On 10th of January 2014, the news broke that Cyprus had granted the Russian armed forces access to the Andreas Papandreou Air Base in Paphos (on the south-western coastline), as well as the new Limassol deepwater port (on the southern coastline) 1, 2

The move by Nicosia represents, to some, a paradigm shift in global political strategy for East and West in the Eastern Mediterranean, as Cyprus is a stable EU democracy on Europe's eastern flank.3 The provision of capital air and naval installations to Russia is widely expected to provide both the Russian Air Force and Navy with unprecedented strategic projection in to the Eastern Mediterranean and Middle East (Cyprus is geographically central compared to existing Russian deployments at Tartus in war torn Syria, and closer to both the Suez Canal and the energy security interests already identified by Cyprus, Israel and Egypt). However, for the moment, Cyprus has restricted the terms of use of these bases to emergency and humanitarian missions only, and it appears that Russia will not (yet) be provided with storage facilities 4.

The arrangements between Nicosia and Moscow were apparently formalised in secret in May and June 2013, during successive visits by Defence Minister Fotis Fotiou and Foreign Minister Ioannis Kasoulides respectively. 5, 6, 7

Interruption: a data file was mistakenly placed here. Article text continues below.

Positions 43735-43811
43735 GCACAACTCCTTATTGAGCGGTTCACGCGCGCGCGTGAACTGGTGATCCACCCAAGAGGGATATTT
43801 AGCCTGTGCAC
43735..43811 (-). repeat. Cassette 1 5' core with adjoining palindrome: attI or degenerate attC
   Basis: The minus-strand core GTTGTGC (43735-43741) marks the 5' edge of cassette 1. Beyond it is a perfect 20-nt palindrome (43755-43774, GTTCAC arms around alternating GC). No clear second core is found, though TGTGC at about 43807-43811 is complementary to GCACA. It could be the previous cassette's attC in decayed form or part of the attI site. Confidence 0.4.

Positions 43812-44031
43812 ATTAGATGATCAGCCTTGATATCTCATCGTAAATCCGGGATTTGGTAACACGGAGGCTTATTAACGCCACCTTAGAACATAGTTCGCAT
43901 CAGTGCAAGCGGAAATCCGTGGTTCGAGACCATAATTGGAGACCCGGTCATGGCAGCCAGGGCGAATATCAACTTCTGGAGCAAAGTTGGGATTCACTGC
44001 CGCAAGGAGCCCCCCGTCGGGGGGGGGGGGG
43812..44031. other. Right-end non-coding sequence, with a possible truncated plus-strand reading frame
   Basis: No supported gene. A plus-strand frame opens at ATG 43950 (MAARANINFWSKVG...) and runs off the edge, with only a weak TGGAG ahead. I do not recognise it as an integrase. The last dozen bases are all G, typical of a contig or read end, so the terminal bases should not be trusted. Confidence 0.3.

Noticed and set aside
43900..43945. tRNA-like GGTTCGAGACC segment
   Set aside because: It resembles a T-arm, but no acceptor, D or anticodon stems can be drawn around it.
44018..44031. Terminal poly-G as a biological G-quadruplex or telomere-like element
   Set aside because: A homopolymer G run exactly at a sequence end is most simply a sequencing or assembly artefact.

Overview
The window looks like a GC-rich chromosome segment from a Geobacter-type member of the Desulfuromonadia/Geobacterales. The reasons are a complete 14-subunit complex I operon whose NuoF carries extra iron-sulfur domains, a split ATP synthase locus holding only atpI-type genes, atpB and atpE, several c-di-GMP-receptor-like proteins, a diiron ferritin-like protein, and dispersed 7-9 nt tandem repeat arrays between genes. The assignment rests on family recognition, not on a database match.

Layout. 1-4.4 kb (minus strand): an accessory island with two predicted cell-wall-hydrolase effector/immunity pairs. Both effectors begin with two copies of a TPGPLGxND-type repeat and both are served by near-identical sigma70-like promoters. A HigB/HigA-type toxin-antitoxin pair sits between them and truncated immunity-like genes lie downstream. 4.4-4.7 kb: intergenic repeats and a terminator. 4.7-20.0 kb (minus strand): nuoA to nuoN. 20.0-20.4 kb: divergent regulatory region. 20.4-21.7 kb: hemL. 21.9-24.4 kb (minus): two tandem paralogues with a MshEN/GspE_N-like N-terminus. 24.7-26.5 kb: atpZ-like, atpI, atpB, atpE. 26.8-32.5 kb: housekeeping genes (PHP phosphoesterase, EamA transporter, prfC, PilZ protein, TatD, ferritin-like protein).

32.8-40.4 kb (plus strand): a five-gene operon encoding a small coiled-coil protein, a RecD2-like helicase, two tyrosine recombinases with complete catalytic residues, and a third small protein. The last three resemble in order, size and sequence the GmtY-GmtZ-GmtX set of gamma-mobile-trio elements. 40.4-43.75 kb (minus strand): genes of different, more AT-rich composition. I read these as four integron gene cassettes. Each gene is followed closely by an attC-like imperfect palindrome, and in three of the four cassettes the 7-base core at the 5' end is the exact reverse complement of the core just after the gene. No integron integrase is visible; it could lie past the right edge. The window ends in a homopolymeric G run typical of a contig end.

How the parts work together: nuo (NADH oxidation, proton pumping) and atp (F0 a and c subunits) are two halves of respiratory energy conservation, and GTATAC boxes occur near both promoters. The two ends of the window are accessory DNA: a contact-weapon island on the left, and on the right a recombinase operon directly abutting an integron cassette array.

It seems likely that the Cyprus Government under the administration of President Nicos Anastasiades will be forced to backtrack on prior interest by the leadership towards NATOs Partnership for Peace Initiative 8. In recent months, Cyprus has been hosting port facilities top numerous countries including the US, Russia and China 9, perhaps putting on a public relations front prior to what would undoubtedly be a controversial endorsement of Russian deployment  - something only ever previously granted to France (from 2007 onwards) 10. However, unlike the deal made with France, which formalises terms of use for airbase and port usage in emergencies, it seems likely that the Cyprus Government is actually preparing a legal basis and framework upon which to build a far stronger arrangement with Moscow. This might indeed take the form of a major military deployment (naval task force and tactical air group) of the Russian armed forces to Cyprus in the event that control of Tartus 9 is lost in Syria as the civil war continues there.